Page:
These formal categories had no support in the text, history, practice, or precedent of the Constitution.  Yet an activist Court created and used them to flex its muscle to sharply curtail congressional authority based only on its own ideological views about government power and state sovereignty.  This cramped, formalistic, and ideologically-driven jurisprudence predictably failed, and we happily put it to rest in 1937. 
     
    But the ACA litigation now threatens to resurrect it.
     
    The states’ case against the minimum coverage provision depends on a formalistic approach that takes us right back to the rejected jurisprudence of the early twentieth century.  For example, the states argued that the minimum coverage provision exceeds congressional authority because it is a “requirement,” not a “regulation.”  They said that provision goes beyond congressional Commerce Clause authority because it regulates “inactivity,” not economic “activity.”  And they argued that it exceeds the commerce authority because it regulates before an individual enters the market, not “at the point of” market entry.  Justice Kagan highlighted this problem in Tuesday’s argument, but the states’ claims seemed to gain at least some traction with as many as five of the Justices, presaging a potential move back to the discredited jurisprudence of the past.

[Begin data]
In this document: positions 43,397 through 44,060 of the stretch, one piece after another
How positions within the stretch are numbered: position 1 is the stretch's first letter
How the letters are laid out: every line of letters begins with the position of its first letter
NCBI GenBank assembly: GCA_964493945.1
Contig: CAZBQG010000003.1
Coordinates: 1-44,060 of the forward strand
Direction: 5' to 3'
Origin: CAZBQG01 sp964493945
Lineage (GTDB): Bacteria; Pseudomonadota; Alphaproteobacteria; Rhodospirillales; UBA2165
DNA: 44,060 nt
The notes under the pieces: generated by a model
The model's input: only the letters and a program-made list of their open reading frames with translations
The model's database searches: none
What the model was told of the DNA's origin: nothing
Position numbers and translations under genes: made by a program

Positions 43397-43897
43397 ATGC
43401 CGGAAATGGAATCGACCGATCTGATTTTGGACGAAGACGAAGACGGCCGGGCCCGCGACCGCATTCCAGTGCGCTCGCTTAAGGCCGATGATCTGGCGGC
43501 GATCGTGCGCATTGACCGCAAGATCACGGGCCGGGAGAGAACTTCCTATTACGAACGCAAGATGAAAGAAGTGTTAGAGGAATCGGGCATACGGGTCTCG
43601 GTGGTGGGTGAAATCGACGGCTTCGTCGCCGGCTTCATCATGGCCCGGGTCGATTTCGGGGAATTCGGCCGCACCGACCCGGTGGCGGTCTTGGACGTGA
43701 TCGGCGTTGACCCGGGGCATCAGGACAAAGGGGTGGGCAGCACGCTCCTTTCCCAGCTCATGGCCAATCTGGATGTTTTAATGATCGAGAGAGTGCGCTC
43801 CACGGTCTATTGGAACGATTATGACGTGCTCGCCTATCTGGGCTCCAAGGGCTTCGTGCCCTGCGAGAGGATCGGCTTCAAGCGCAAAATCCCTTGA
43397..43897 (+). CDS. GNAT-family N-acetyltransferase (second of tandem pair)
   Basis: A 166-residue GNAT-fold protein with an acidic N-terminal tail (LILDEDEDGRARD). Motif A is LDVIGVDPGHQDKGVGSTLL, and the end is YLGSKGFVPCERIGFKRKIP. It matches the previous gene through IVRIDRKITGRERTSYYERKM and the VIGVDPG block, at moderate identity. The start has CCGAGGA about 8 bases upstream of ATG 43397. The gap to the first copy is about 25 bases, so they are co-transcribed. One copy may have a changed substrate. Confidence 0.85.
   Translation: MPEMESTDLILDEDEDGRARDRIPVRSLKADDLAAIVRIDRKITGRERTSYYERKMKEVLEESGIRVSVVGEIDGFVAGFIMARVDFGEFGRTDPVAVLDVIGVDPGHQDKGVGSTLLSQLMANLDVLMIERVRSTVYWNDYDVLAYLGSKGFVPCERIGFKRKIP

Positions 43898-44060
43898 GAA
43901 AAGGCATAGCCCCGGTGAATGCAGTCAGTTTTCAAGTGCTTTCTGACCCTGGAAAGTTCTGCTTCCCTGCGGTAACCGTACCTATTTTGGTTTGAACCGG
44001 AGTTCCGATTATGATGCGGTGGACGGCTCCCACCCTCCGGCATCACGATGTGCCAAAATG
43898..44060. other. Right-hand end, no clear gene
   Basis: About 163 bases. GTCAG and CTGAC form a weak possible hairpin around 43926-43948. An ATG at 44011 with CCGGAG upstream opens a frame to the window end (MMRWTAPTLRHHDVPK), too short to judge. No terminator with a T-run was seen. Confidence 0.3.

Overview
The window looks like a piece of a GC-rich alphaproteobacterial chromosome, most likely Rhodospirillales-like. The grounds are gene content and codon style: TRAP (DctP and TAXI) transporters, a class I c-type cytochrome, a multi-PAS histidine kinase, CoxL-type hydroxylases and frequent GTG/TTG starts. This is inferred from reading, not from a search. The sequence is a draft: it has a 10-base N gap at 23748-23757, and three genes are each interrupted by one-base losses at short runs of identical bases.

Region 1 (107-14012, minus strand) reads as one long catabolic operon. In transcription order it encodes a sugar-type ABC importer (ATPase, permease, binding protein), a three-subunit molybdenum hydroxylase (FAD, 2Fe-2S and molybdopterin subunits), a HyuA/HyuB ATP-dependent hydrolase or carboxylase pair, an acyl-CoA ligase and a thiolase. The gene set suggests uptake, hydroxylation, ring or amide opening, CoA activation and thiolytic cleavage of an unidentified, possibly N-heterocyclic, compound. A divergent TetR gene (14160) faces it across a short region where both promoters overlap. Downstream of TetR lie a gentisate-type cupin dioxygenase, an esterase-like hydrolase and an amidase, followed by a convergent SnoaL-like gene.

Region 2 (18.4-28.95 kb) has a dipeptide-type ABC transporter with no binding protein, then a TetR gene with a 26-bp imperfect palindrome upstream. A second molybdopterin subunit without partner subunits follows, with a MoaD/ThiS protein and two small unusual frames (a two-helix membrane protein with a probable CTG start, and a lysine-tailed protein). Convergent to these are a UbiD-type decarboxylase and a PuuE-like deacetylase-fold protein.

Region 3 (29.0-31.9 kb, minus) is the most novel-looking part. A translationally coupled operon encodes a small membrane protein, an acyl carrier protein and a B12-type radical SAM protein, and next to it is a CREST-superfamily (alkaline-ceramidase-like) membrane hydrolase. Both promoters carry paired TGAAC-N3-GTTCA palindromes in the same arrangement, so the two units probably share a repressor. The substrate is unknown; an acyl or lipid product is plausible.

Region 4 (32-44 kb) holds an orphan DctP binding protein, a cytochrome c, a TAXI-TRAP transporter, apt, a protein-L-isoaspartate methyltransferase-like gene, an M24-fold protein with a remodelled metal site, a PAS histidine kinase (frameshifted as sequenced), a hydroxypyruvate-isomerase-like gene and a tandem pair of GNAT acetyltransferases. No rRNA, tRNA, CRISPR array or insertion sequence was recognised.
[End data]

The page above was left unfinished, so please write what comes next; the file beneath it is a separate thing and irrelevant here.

• March 29, 2012
    Guest Post